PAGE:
Indigenous

Akwesasne votes Yes to accepting $240M Dundee land claim settlement

The Mohawk Council of Akwesasne will accept a $240 million offer from Canada to settle a 130-year-old land grievance after a majority voted yes in a community referendum.

Nearly 80 per cent of voters, with 28 per cent voter turnout, approved settlement over western Quebec lands

The settlement agreement gives the Mohawk Council of Akwesasne the opportunity to purchase up to 7,400 hectares of land from willing sellers in Quebec and Ontario through Canada's additions to reserves process. (Submitted by the Mohawk Council of Akwesasne)

The Mohawk Council of Akwesasne will accept a $240 million offer from Canada to settle a 130-year-old land grievance after a majority voted Yes in a referendum held over the weekend.

Out of 2,197 voters, 79.61 per cent approved the terms and conditions of the Dundee Claim Settlement Agreement.

While a a majority of those who voted opted to accept the agreement, only 28 per cent of eligible voters participated in the referendum.

"I think it would be very rare for this opportunity to pop up again," said Brittany Bonaparte. 

"Who knows how long it would take to get our voices heard again? It seemed that so many people were focused on the traditions and the past and all I could think about is our future —to have more land, more opportunity."

In 1981, the Mohawk Council of Akwesasne filed for the return of approximately 8,000 hectares of land along the south shore of the St. Lawrence River in the most western portion of Quebec. Today the land is known as the Township of Dundee but historically it has been referred to as Tsi:karí​stisere, Kanien'kéha for "the place where they drag the iron chains."

The settlement offer is for approximately 8,000 hectares of land now in the Township of Dundee, located in the most western portion of Quebec. (Submitted by the Mohawk Council of Akwesasne)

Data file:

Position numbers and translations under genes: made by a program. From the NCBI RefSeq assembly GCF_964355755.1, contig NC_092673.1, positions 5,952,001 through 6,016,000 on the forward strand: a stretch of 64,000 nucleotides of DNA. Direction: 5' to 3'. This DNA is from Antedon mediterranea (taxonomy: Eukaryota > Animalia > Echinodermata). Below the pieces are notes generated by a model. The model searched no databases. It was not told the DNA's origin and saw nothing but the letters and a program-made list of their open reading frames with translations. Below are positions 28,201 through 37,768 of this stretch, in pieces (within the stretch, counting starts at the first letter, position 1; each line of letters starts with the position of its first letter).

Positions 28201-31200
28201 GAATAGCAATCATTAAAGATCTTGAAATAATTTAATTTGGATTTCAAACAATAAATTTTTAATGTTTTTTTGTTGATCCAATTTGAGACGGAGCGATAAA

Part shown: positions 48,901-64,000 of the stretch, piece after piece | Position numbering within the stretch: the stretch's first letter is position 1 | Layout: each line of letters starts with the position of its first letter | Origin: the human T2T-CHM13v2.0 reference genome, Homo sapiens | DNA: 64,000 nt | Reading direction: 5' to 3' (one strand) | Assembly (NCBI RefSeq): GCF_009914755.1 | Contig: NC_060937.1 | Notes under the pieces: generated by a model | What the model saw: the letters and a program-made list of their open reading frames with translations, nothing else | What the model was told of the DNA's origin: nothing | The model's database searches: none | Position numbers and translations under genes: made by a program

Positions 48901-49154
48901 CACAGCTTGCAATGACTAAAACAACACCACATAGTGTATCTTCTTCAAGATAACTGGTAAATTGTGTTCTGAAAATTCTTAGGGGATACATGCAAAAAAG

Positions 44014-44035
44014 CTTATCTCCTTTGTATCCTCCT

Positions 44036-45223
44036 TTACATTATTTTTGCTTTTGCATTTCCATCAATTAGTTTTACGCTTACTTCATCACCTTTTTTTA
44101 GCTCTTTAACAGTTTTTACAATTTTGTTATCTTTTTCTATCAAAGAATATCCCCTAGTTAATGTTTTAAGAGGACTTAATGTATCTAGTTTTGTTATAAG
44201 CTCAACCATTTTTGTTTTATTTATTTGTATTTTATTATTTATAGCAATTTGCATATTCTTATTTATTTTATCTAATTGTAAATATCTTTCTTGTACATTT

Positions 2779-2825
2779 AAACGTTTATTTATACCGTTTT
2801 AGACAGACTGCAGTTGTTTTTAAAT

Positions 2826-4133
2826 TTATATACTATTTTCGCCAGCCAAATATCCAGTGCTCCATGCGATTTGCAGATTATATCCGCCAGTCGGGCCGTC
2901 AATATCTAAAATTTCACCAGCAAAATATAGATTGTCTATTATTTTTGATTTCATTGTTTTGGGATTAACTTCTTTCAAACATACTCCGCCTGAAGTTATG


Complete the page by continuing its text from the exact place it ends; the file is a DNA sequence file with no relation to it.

Unofficial results

Grand chief Abram Benedict said after a five-day waiting period for appeals to be heard, the Mohawk Council can ratify the results to formally accept Canada's offer of $239,808,436 for the full and final compensation of the claim.

It comes with the ability to purchase up to 7,400 hectares of land from willing sellers in Quebec and Ontario.

Mohawk Council of Akwesasne Grand Chief Abram Benedict. (Submitted by the Mohawk Council of Akwesasne)


"it's been very stressful on everybody, a lot of anxiety not knowing what the result would be. A lot time and energy went into this from our team. So I'm pleased with the results," said Benedict. 

Mixed reactions 

The results don't sit well for some community members who took to social media to express their disappointment.

"Very sad day today, people. My heart is broken, I feel ashamed [and] angry," posted Steve Jacobs.

He told CBC News he was one of the 448 people who voted against the settlement.

The results were not what Kiera Pyke expected, either.

"Over the past few weeks I have seen a lot of people that talked about the negative consequences of accepting the settlement so I thought more people were leaning that way," said the 21-year-old who attends Dartmouth College in the U.S.

Four hundred and forty-eight people voted against accepting the settlement agreement. (Brittany Ohskien Bonaparte/Facebook)

"I think it's a lot easier for people to say yes, with the idea that we will take the money offer and the possibility of getting back some of the land, instead of saying 'no, this is our land and it continues to be our land and we will fight until we get it back.'"

Fixing a historical wrong

In the early 1800s, parcels of Tsi:karistisere had been leased to non-Indigenous settlers. In 1888, the superintendent general of Indian Affairs travelled to Akwesasne and proposed to the Kanien'kehá:ka that they surrender their interest in the lands. An alleged surrender was signed on Feb. 16, 1888.

The Mohawk Council, however, has always maintained the surrender was invalid because it was not the community's intention.

For Cactus Cook-Sunday, the manager of the Aboriginal Rights and Research Office and someone who worked on the claim, the results are a relief. 

"I'm really glad that Canada, even before the vote, was willing to admit wrongdoing in the exploited surrender and allow us to buy back and return to reserves so much land we desperately need," she said.

"Canada will be held responsible, finally. It's been 37 years since we filed and it's been 130 since this land was taken from us. I'm running over the moon about it."

About the Author

Jessica Deer

Journalist

Jessica Deer is Kanien’kehá:ka from Kahnawake. A former staff reporter for the Eastern Door, she works in CBC's Indigenous unit based in Montreal. Email her at jessica.deer@cbc.ca or follow her on Twitter @Kanhehsiio.